We hope this encourages you to check out the wonderful world of tree ferns. What are your favorite species? Have you had success keeping these in your home as houseplants? Share with us in the comments!

12 Comments

  1. Jules
    November 19, 2016

    I love tree ferns! I was thinking of planting one outside in an area that gets half-day sun, do you think they will grow well in our PNW environment?

    Thanks, Jules

    Reply
    • Jesse
      January 4, 2017

      Hey Jules!

      Unfortunately tree ferns are tropical and can only be indoors year-round here in the PNW. The exception would be that you can move them outdoors during the summer, provided they’re protected from too much direct sun.

      Best,
      Jesse

      Reply
  2. Emily
    January 5, 2017

    Love these! (Love all plants actually…) Would love to see the online selection for plants in your web shop grow to include tree ferns! (I’m too far to drive, but hooked on all your good stuff!!)

    Reply
    • Jesse
      January 6, 2017

      Thanks, Emily! We’d love to be able to ship the tree ferns, and will definitely keep an eye out for plants small enough to get in boxes!

      Best,
      Jesse

      Reply
  3. Maria Angelica
    January 6, 2017

    Anyone know the names of these ferns so I can look for them by me (Chicago) or online. Thank you!

    Reply
    • Jesse
      January 6, 2017

      Hey Maria,

      The names of the fern species featured here are: Dicksonia antarctica, Cyathea australis and Cyathea cooperi. Hope this helps!

      Best,
      Jesse

      Reply
  4. Josh
    January 16, 2017

    Such an awesome addition to an indoor collection for a statement plant! I enjoyed the article as well.
    Curious (since my online research is dead ends) – are these considered toxic or non-toxic to dogs?

    Reply
  5. Dave
    January 31, 2017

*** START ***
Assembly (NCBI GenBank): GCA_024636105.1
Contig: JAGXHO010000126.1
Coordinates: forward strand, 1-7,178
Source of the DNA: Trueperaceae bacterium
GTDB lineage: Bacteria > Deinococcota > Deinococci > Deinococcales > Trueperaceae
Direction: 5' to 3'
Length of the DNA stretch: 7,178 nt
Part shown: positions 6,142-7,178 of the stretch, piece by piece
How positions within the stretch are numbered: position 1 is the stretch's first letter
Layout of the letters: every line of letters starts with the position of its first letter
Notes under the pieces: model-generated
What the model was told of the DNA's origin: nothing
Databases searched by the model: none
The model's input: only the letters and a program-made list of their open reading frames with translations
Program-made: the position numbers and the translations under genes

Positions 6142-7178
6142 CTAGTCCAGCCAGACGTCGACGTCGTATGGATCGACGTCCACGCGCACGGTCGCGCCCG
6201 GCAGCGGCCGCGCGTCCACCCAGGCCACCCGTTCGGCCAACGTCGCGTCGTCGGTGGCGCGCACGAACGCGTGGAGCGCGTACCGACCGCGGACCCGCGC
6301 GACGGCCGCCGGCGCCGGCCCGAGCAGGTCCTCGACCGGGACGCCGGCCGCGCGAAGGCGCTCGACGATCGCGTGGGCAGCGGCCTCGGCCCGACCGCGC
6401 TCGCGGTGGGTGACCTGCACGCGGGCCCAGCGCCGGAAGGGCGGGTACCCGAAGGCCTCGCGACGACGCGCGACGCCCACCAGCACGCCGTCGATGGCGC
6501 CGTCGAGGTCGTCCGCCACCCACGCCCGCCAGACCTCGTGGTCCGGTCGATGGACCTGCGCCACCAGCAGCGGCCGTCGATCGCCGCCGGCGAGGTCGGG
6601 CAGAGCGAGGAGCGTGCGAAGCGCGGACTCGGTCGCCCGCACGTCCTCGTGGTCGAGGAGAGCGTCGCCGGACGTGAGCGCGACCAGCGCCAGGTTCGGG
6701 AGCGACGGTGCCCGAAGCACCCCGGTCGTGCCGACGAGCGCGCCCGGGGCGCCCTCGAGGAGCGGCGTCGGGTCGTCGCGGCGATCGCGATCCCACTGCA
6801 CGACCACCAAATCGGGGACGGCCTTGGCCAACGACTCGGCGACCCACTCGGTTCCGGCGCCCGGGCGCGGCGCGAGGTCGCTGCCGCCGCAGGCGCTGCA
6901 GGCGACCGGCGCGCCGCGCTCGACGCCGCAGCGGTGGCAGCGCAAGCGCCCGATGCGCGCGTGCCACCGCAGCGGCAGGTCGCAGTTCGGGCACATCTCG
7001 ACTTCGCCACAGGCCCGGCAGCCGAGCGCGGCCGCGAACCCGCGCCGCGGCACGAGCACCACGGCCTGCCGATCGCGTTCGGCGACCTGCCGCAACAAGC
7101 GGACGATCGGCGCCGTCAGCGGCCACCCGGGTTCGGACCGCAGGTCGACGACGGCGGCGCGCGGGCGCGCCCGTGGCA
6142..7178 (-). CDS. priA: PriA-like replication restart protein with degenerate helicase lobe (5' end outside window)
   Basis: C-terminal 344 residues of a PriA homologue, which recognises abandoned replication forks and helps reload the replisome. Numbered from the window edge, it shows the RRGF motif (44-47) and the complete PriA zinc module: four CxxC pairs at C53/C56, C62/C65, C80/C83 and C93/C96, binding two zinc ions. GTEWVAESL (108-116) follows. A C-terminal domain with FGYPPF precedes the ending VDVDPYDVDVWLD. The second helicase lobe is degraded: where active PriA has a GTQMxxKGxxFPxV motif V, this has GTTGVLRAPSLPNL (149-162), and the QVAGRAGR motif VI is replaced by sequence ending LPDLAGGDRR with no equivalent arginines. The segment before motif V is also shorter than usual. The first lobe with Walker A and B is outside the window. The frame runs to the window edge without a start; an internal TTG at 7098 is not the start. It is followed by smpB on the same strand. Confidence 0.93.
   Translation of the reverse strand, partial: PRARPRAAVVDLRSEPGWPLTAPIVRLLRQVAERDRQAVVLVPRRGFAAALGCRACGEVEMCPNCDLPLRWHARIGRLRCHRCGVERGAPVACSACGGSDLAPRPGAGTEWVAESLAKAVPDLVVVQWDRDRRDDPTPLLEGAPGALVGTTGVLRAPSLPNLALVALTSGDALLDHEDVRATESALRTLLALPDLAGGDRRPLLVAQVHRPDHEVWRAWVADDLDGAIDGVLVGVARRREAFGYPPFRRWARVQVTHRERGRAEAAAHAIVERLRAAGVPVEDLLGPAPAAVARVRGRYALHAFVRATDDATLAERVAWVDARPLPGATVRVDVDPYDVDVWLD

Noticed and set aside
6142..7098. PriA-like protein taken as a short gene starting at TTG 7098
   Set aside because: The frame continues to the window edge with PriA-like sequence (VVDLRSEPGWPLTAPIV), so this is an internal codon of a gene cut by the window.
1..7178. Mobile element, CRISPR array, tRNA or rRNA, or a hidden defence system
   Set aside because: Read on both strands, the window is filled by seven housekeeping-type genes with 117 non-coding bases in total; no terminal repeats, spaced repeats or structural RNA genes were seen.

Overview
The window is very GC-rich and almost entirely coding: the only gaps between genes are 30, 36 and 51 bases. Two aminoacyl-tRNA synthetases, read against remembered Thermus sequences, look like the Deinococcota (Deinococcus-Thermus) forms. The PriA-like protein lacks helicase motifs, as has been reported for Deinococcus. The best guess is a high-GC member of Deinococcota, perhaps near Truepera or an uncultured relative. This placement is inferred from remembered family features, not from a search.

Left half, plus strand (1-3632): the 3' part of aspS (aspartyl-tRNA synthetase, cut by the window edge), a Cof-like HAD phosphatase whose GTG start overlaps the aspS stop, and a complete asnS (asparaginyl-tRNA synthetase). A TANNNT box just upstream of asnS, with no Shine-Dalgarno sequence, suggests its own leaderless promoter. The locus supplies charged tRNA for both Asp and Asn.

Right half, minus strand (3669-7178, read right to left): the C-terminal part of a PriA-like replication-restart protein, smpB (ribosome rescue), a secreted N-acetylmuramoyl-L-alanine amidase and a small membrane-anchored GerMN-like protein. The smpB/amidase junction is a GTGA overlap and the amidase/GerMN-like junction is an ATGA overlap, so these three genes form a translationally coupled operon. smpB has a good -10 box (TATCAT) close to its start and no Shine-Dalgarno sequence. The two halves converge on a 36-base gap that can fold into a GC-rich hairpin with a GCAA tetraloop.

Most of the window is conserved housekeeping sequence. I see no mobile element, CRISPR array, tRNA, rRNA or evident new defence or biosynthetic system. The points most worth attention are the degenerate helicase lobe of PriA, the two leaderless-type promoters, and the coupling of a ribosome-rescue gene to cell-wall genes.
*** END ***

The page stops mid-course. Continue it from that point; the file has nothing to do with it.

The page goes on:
Was just at a local plant center and noted a few (what I was convinced was…) young tree ferns in pots. I have an extensive collection of orchids – you might say an experienced grower…but humidity in a northeast USA home is abysmal at this time of year…how tough are these? I believe that I was looking at Cyathea cooperi at the garden center…very tempted to buy one. What are its chances in less than optimal humidities?

    Reply
    • Dalanna Haas
      March 20, 2017

      I just keep mine in a big galvanized bucket, when I’m watering it I add an inch or two of water to the bucket so it can evaporate around the plant, I live in Pennsylvania and my house is HOT and dry in the winter. My plant is doing well, it’s like 6ft tall!! However the taller leaves have been getting themselves into some direct morning sun and they get brown right away. No direct light for these

      Reply
  6. Julie McManus
    January 31, 2017

    Help! I had an awesome tree fern that I brought inside in the fall. It did ok for the first few months, but now there’s basically on one frond left and it’s not looking good. It’s near a window, but doesn’t get a ton of light. I’ve watered it regularly. How can I revive this fern?

    Reply
  7. Assurance Trees Newcastle
    February 2, 2017

    Thoroughly enjoyed the article and the suggestion! The article’s right though! Ferns here grow huge!

    Josh, there are certain ferns that can be toxic to pets. So if you’re planning on having one inside the home, most common is the asparagus fern, make sure that the type of fern you will be getting is safe for your pets. Cheers!

    Reply
  8. Kelsey Hofferbert
    March 6, 2017

    Any recommendations on fertilizer?

    Reply